Printing year – As you can guess, older two-dollar bills will be worth more than those printed recently. Since $2 bills produced from 1976 to 2003 are legal circulation tender in the US, you can get $2 for each. On the other hand, a piece with the red seal issued from 1928 to 1966 is worth more.
Serial number – As I have already mentioned, you can get at least two dollars for any $2 notes, but pieces with unique serial numbers can be pricey. For instance, the bill with serial number 1 will bring you some premium.
Red seal – This US note type printed from 1862 to 1971 was a direct obligation by the US government. Everyone who possessed them had the national debt piece. These $2 bills were in regular circulation by the 1960s and finally removed as legal tender in the 1990s.
The 1953 series with a red seal on the left side
|1953 A ★||$22||$80|
Misprints – Unproperly placed or doubled seals on the $2 bill means a higher price in most cases.
Palindromes – It is also possible to find these radar notes, $2 bills with the same serial numbers when reading from backward and forward. Notes with repeated numbers are relatively rare and can be worth more for collectors.
Star (★) – When noticing a star next to the serial number, you will know that it is a replacement bill that is relatively rare and often costs more.
The 1976 $2 bill error – In this case, you can see the serial number in two places on the obverse. The first one is on the top right side, while the other is printed on the bottom left bill side. You can often get $400 to $800 for such a note in uncirculated condition.
The Rarest Two Dollar Bills
The ladder dollar bill
The genuine ladder is the rarest possible $2 bill with 12345678 number series, and you can find only one printed in every 96 million notes. Therefore, such a note always commands premium value.
Some collectors consider a note with the A87654321A series a step-down (reverse) ladder. They are interesting but less desirable than up ladder notes. Finally, you can also find an inexpensive broken ladder form looking like A01200304A or A00012345.
Australian $2 note
The Australian $2 note with the first prefix under 1,000 is worth at least $3,000. The most appreciated are those with a star (asterisk) after the serial number.
Canadian 2 dollar bill
The Canadian $2 bill still retains its face value, although it doesn’t print from February 18, 1996, and is not legal tender in that country. If you have any, you can send them to the Bank of Canada, and it will redeem them.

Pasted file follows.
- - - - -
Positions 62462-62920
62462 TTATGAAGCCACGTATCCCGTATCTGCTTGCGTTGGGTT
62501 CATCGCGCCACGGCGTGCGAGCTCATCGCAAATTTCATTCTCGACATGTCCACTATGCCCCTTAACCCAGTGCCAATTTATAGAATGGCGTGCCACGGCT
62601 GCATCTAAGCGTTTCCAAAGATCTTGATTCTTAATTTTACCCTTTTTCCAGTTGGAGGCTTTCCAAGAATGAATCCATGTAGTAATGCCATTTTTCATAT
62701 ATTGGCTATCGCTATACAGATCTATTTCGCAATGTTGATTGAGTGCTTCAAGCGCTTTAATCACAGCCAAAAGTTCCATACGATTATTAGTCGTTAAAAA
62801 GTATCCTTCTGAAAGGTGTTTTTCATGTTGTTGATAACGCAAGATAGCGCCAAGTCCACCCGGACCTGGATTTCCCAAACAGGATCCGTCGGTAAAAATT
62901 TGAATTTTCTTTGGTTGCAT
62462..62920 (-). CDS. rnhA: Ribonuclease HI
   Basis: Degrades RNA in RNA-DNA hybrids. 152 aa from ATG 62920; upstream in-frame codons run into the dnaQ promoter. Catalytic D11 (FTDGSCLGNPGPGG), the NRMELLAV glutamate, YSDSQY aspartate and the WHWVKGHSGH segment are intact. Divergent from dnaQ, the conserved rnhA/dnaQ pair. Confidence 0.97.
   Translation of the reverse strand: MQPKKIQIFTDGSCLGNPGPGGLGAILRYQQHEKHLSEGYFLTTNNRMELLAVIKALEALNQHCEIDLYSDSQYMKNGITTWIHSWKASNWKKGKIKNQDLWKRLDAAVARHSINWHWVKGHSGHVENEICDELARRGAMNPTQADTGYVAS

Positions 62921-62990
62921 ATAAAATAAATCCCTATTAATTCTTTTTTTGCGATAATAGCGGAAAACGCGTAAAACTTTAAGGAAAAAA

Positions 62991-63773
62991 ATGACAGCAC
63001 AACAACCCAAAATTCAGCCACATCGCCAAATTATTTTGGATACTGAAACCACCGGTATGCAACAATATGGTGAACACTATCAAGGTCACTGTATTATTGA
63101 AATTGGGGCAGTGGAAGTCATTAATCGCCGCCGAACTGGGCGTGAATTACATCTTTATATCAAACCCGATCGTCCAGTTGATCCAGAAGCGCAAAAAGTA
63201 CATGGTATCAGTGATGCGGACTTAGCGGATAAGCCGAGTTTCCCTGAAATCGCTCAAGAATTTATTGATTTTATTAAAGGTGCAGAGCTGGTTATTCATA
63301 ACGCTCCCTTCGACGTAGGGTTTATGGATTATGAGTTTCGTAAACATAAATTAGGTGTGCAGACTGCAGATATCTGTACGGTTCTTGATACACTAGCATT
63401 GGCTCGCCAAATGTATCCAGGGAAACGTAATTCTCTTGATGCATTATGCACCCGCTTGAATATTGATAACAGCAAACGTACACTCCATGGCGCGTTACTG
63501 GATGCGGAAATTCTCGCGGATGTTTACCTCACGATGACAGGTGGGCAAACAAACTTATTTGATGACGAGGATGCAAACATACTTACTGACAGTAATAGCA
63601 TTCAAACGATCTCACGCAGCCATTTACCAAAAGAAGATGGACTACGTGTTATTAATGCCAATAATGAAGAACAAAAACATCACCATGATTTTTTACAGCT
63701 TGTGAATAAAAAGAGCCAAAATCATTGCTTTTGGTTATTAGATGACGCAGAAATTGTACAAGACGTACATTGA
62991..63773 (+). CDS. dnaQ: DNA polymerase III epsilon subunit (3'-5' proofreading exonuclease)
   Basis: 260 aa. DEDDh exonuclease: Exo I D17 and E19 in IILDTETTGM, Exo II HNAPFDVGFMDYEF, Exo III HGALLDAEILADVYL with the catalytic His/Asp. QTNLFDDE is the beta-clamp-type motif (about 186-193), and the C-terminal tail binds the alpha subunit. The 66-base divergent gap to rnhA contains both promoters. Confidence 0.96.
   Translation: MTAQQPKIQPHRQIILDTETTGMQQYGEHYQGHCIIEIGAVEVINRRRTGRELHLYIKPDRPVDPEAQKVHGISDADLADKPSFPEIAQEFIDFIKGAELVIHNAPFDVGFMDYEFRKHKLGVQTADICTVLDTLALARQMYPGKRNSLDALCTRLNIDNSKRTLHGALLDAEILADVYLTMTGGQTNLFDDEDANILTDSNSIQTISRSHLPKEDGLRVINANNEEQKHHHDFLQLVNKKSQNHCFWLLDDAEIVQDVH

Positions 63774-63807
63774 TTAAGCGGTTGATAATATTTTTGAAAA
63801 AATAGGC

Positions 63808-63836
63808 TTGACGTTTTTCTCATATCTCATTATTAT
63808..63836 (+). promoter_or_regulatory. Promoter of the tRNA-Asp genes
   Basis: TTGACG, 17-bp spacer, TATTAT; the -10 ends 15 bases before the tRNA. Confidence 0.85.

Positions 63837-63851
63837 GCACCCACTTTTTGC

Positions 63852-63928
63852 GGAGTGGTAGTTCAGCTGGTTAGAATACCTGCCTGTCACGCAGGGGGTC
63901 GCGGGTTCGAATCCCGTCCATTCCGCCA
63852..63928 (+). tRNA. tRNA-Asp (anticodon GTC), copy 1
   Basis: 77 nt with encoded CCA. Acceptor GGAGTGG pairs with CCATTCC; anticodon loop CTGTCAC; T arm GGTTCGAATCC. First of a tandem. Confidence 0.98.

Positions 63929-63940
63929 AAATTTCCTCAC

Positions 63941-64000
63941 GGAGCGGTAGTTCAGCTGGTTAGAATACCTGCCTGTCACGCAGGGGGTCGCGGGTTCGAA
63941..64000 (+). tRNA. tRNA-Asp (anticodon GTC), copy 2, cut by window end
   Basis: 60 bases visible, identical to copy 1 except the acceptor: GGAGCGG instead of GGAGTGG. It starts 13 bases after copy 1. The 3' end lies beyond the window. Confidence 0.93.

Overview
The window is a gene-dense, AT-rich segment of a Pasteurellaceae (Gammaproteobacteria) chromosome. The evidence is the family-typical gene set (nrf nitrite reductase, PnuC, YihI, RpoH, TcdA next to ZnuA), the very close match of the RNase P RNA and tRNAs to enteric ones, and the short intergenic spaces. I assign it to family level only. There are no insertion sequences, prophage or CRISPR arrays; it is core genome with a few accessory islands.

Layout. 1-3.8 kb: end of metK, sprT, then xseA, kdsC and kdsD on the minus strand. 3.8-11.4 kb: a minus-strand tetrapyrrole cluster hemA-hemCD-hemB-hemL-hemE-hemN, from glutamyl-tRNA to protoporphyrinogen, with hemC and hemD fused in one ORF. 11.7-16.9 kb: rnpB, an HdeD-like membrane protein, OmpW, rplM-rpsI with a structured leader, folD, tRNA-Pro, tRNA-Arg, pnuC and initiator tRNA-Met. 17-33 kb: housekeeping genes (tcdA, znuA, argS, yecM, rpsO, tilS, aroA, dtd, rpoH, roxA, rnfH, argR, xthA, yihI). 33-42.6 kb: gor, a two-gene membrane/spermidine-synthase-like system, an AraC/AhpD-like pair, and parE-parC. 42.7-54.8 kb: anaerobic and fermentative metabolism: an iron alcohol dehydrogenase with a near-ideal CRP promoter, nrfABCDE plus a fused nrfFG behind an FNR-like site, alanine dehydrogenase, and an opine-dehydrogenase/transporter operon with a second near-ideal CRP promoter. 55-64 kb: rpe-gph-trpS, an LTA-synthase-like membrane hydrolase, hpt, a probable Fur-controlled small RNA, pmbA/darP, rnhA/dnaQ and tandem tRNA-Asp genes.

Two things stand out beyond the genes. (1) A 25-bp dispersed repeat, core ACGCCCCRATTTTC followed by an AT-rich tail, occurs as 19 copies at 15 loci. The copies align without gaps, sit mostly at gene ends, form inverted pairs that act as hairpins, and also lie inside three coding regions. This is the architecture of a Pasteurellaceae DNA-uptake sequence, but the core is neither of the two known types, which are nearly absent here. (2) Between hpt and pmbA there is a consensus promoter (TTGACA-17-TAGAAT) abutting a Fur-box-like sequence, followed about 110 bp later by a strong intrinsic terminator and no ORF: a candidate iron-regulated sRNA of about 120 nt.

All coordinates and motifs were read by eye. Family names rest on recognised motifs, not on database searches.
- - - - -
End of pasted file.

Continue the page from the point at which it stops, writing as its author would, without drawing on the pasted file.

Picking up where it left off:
However, $2 bills with the AUH prefix within the seven-digit serial code printed in 1986 can be worth up to $20,000. Those with visible signs of wear typically cost $3,000 to $5,000, but you should set aside at least $15,000 for the ones in uncirculated condition.
Ways to Recognize Fake Two-dollar Bills
In most cases, the $2 bill is real since it is among the least counterfeited paper money worldwide. If someone decided to commit fraud, it would probably print fake $2 bills from the 19th century.
There are two ways to distinguish real from counterfeit $2 bills. Let’s see.
Check the appearance
The fake $2 bill is counterfeit for sure if it is:
- Black and white
- Much sizable than current paper money
- Smaller than current paper money
If you have a sensitive touch, you can recognize a fake note by holding it between your fingers. It always feels like printer paper.
Find a paper money expert
Paper money experts are collectors themselves and can quickly recognize a fake note even when looking at its image on a computer screen. So, hiring one of those people can help you make a real deal and save you money.
As you can see, the 2-dollar bill is typically abundant on the market, and you can effortlessly complete a collection for an affordable price. You will need a high budget for a series of large size two-dollar bills, starting from 1862. On the other hand, even novices can collect current notes issued after 1976.